Read | March 2015


  1. The Fleshly School of Poetry by Robert Buchanan.  Maybe it’s a little weird that I’m recommending a critical essay, but this one by Robert Buchanan is hilarious (as far as critical essays go, that is).  In it, he is critiquing the work of Dante Gabriel Rossetti, a Victorian poet and artist, member of the PreRaphaelite Brotherhood, and Buchanan’s contemporary.  I found myself laughing the whole way through this essay, because Buchanan is so sassy and mean.  He literally uses the word “nasty” in a critical essay in order to describe D.G. Rossetti’s poetry.  He even says that the world would be a better place if D.G. had never written anything at all.  Such sass.  To the modern reader, D.G. Rossetti’s poetry would not seem racy or provocative, but to the Victorian Buchanan, it was enough to send him into a fit.  Needless to say, Robert Buchanan wasn’t amazing at his job, but this essay made for a pretty entertaining class discussion.


  1. Jane Eyre by Charlotte Bronte.  Jane Eyre is a book that I definitely should have read a long time ago.  It is, by far, the most accessible classic I’ve read.  That being said, there is so much going on under the surface.  Common Victorian themes such as empire, gender, and reality versus romanticism rear their heads throughout the novel.  Setting plays a huge role, and the book as a whole breaks several major conventions of the 19th Century novel.  For example, it has an unlikely narrator and contains unusual cross-class relationships.  Also, there’s a love story thrown in there, for the all the romantics.  I have to admit that I’m not Rochester’s biggest fan.  I do prefer movie Rochester to book Rochester, but I think Mr. Darcy has ruined me for literary love interests.
  2. Bluets by Maggie Nelson.  How to describe this book?  In Bluets Maggie Nelson documents her obsession with the color blue in a compilation of short lyric essays.  The essays focus on her experiences, feelings, and connotations surrounding the color, and in seeking to describe something that is indescribable (such as a color), she addresses taboo topics such as depression and sex.  It is such an interesting concept that I believe is accomplished extremely well.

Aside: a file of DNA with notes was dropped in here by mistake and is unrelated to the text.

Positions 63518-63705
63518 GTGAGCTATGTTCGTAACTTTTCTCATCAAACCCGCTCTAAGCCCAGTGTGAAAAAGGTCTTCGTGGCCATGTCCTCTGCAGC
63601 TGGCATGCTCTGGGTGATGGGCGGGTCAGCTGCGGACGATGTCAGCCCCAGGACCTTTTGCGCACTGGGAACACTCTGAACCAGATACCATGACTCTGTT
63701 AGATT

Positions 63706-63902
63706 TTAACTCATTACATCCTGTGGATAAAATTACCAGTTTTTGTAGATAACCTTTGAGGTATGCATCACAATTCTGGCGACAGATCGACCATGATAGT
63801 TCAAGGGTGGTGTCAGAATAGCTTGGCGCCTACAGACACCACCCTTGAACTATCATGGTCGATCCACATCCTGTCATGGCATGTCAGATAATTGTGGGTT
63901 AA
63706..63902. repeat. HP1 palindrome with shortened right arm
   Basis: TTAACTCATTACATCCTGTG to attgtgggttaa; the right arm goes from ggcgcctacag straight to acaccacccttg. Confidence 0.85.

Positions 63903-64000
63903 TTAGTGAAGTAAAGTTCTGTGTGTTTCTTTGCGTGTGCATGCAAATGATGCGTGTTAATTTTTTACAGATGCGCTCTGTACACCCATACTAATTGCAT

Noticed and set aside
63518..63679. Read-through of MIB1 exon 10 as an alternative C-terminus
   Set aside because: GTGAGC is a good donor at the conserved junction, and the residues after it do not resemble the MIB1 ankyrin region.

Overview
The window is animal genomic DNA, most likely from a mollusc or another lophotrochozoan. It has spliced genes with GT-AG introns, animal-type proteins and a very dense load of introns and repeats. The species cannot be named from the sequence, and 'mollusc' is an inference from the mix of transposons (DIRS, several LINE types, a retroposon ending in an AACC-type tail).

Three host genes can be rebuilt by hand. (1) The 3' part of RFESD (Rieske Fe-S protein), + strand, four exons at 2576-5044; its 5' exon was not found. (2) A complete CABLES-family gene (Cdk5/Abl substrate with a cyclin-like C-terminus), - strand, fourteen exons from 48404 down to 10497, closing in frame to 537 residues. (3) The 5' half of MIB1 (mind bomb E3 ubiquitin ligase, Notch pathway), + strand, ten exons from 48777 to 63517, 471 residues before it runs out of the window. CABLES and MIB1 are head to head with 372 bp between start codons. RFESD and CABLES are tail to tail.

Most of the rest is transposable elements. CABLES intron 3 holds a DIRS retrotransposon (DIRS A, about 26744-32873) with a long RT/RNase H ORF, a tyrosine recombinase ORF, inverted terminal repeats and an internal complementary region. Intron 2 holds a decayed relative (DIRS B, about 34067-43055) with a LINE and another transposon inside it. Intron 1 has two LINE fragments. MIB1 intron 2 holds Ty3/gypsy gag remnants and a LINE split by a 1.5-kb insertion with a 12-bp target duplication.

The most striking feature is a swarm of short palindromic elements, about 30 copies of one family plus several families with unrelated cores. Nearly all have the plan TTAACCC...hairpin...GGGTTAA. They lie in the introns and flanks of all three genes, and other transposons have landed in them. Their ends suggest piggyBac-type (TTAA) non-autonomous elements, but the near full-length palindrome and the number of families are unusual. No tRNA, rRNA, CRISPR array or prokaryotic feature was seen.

3. Jitterbug Perfume by Tom Robbins.  I have to admit that the first time I read this book, I couldn’t make it to the end, and I had no intentions of ever attempting to read it again.  But as it was on the syllabus for one of my classes this semester, I was obligated to give it another go, and this time, I absolutely loved it.  The book is told from dual perspectives but focuses mostly around a king who decides to rebel against death and live forever.  Magical realism, mythology, and perfume play large roles in the story as well, but I won’t give too much away.  The message of the book is quintessentially bohemian in that it paints bohemianism as something that is not confined by a specific set of behaviors or circumstances, and it calls to mind the relationships between the natural and the synthetic, the animal and the civilized, the essence of a person and how he or she identifies, desire and convention.  Tom Robbins’ stories and writing style are incredibly unique and a little bit weird, but I definitely plan on picking up his other books.
  4. Just Kids by Patti Smith. This book is in the running for my favorite book I read this month (along with Jane Eyre).  Just Kids is Patti’s Smiths memoir on her relationship with Robert Mapplethorpe and her life as an artist.  Unlike so many other “bohemian” texts I’ve read, Smith portrays her art and the art of her friends as something that requires discipline, and I really enjoyed that about the book.  She doesn’t romanticize the idea of the starving artist, although she quite literally was one.  Rather, she outlines the evolution and journey of her art and her community throughout the sixties and seventies.  The book is beautifully written and tragic, as it serves as a sort of elegy for Mapplethorpe.  Even if you are not a fan of Patti Smith, I highly recommend you read it.


  1. Mowing by Robert Frost.  I had a teacher once who said that Robert Frost is the most misinterpreted American poet to ever live, and I would probably have to agree.  “The Road Not Taken” and “Stopping by Woods on a Snowy Evening” are severely misunderstood on shocking levels.  “Mowing” is no exception, and I’ll admit that when I first read it, I thought it was a poem about farming.  I was partially correct.  On the surface, the poem is about someone who is cutting hay and laying it in rows.  However, when someone in my literature class suggested that the poem is actually about writing, a lightbulb went off.  Of course it is!  Through his word choice and images, Frost creates a metaphor paralleling cutting hay and writing poems.  It’s brilliant, and it completely blew my mind.
  2. This Is Just to Say by William Carlos Williams.  Although William Carlos Williams is known best for “The Red Wheelbarrow,” “This Is Just to Say” is an incredibly famous poem, because it indirectly makes a commentary on which subjects are worthy of poetry.  The poem is short and reads like a note that would be left on someone’s refrigerator.  There are several different interpretations of this tiny poem, but I like it because it focuses on the mundane, but doesn’t idealize it.

What did you read this month?

2 thoughts on “Read | March 2015

  1. Loved Just Kids, and Patti Smith is wonderful. Saw the cover, and couldn’t resist commenting. Thanks for the wonderful list! If you’re ever interested in some awesome book reviews and musings, be sure to follow! Thanks!

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